Pascale Chavatte-Palmer is elected President of the International Society of Embryo Technology
Pascale Chavatte-Palmer, Director of Research in the Joint Research Unit of Developmental and Reproductive Biology, is elected Vice-President of the International Society for Embryo Technology, and will serve as its President from January 2019. This high distinction honors the researcher's commitment to this "learned society" and her work on bovine clones and the long-term consequences of embryo biotechnology in horses.
Published on 30 January 2018
Pascale Chavatte-Palmer,research director in the Inra-EnvA joint research unit of Developmental and Reproductive Biology (UMR 1198 BDR), has been a member of IETS since 1999. In 2008, she became involved in the animation of the Health and Safety Advisory Committee, following her team's publications on clone health.
In this framework, she contributed to a close collaboration between the IETS and the Food and Drug Administration (FDA) for a study on clones and developed the IETS expertise on clone health, leading to the writing of a collegial text on the necessary care of these animals, which today feeds the IETS Manual, considered as a reference book for embryo transfer worldwide.
Pascale Chavatte-Palmer's commitment has intensified with her election for two 3-year terms on the IETS governance board, followed by the organization of the annual IETS conference in Versailles in January 2015. At the organization's annual conference, held in Bangkok from 13 to 16 January 2018, the current president, Daniel F. Salamone (University of Buenos Aires), announced the election of Pascale Chavatte-Palmer as vice-president, a transitional status, which prefigures her taking office as IETS president from January 2019, for two years.
Pascale Chavatte-Palmer will assume the second French presidency of the organization, following in the footsteps of Michel Thibier (president in 1995) and is the fourth woman to take up this position since 1974.
|IETS, the International Embryo Technology Society (IETS), founded in 1974 in Denver, Colorado, is a forum for exchange among practicing professionals, scientists, educators, regulatory authorities, breeders, pharmaceutical companies, equipment suppliers, and students. Its purpose is to promote the science of the animal embryo through the dissemination of scientific results and training. The approach is based on a search for excellence in education, the guarantee of an ethical approach and openness to cooperation with other organizations with similar objectives. The members of this "learned society" are professionals in the practice of embryo transfer in various species and researchers in the fields of embryo production, transgenesis, cloning, mechanisms regulating embryo development and development after embryo transfer. The species studied include domestic and laboratory animals, as well as endangered species. In addition to cooperation between the network of members, the IETS organizes an international conference every year and provides its expertise to various international organizations, including the OIE (Office International des Epizooties), on the prevention of infectious diseases related to embryo transfer, cloning or transgenesis.|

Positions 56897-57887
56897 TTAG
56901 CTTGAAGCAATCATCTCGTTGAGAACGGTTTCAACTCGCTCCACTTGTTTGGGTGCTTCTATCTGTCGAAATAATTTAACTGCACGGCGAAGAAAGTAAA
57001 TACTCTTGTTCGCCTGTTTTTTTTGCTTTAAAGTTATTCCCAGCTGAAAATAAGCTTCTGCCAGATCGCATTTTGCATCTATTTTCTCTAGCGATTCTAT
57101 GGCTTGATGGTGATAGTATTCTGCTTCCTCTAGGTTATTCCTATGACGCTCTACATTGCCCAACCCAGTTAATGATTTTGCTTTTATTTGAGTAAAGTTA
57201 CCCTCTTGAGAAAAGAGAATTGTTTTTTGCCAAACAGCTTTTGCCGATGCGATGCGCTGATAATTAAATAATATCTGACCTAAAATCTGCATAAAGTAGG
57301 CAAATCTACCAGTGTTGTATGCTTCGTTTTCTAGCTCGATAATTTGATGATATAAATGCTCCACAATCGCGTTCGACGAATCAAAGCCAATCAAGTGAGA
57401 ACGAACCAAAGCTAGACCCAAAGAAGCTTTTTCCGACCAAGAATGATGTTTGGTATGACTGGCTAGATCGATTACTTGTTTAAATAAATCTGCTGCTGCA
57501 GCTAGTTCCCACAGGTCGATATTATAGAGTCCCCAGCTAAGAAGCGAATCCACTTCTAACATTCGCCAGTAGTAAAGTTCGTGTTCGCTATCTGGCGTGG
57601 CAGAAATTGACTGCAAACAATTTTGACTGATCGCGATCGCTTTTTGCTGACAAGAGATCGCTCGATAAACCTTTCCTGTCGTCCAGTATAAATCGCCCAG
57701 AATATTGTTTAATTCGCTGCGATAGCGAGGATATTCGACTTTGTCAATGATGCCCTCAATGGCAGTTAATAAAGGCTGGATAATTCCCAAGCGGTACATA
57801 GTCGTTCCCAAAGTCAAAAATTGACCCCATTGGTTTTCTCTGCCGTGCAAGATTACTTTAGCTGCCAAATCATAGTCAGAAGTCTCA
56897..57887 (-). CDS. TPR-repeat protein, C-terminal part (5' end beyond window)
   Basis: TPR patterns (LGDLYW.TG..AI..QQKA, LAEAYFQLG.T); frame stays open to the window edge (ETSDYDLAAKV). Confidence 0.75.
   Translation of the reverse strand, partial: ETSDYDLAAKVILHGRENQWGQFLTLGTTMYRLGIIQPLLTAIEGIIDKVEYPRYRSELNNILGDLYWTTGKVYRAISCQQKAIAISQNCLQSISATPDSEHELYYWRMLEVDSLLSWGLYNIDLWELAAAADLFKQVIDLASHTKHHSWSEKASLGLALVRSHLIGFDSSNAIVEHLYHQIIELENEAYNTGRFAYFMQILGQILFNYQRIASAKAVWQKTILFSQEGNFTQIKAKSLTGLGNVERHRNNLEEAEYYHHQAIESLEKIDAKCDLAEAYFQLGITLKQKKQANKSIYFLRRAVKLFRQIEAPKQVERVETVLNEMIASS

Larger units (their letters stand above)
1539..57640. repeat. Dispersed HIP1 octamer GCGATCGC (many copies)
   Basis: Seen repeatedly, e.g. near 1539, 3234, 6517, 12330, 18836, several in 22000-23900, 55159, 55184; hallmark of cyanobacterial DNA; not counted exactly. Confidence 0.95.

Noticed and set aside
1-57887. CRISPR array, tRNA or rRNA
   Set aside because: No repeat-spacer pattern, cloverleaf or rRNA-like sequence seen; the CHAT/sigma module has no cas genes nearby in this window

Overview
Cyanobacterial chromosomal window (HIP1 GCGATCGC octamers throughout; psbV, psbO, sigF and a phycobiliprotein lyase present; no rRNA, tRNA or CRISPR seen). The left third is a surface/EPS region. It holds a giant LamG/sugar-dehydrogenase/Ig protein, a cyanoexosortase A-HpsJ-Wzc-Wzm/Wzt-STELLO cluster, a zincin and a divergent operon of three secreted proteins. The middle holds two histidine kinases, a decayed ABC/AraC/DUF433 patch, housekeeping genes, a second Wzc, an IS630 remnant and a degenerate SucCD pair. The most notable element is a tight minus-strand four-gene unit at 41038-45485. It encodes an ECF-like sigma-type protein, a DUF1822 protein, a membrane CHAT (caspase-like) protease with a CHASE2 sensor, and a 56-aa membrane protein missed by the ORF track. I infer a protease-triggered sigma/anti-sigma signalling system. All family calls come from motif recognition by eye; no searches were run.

Mini-CV of Pascale Chavatte-Palmer
- 1989 : Veterinary Doctor, National Veterinary School of Alfort, France.
- 1989-1997: Specialization in animal reproduction and research in the equine species in England (internship, Doctorate obtained in 1995), USA (residency) and France (post-doctorate)
- 1998-2006 : Lecturer in pet reproduction, AgroParisTech
- Since 2006: Researcher, then Research Director at the UMR Inra-EnvA 1198 Developmental and Reproductive Biology, Jouy-en-Josas, France
Complete CV of Pascale Chavatte-Palmer
• Valenzuela O.A., A. Couturier-Tarrade, Y.-H. Choi, M.-C. Aubriere, J. Ritthaler, P. Chavatte-Palmer and K. Hinrichs 2017. Impact of equine assisted reproductive technologies (standard embryo transfer or intracytoplasmic sperm injection (ICSI) with in vitro culture and embryo transfer) on placenta and foal morphometry and placental gene expression. Reprod Fertil Dev 30, 371-379. doi:10.1071/RD16536
• Kiefer H., L. Jouneau, E. Campion, D. Rousseau-Ralliard, T. Larcher, M.L. Martin-Magniette, S. Balzergue, M. Ledevin, A. Prezelin, P. Chavatte-Palmer, Y. Heyman, C. Richard, D. LeBourhis, J.P. Renard and H. Jammes 2016. Altered DNA methylation associated with an abnormal liver phenotype in a cattle model with a high incidence of perinatal pathologies. Sci Rep 6, 1-18.
• Chavatte-Palmer P., M. Robles, A. Tarrade and V. Duranthon 2016. Gametes, Embryos, and Their Epigenome: Considerations for Equine Embryo Technologies. Journal of Equine Veterinary Science 41, 13-21. doi:10.1016/j.jevs.2016.03.01
• Richard C., I. Hue, V. Gelin, A. Neveux, E. Campion, S.A. Degrelle, Y. Heyman and R. Chavatte-Palmer 2015. Transcervical collection of bovine embryos up to Day 21: An 8-year overview. Theriogenology 83, 1101-1109. doi:10.1016/j.theriogenology.2014.12.005
• Peugnet P., L. Wimel, G. Duchamp, C. Sandersen, S. Camous, D. Guillaume, M. Dahirel, C. Dubois, L. Jouneau, F. Reigner, V. Berthelot, S. Chaffaux, A. Tarrade, D. Serteyn and P. Chavatte-Palmer 2014. Enhanced or reduced fetal growth induced by embryo transfer into smaller or larger breeds alters post-natal growth and metabolism in pre-weaning horses. Plos One 9, e102044. doi:10.1371/journal.pone.0102044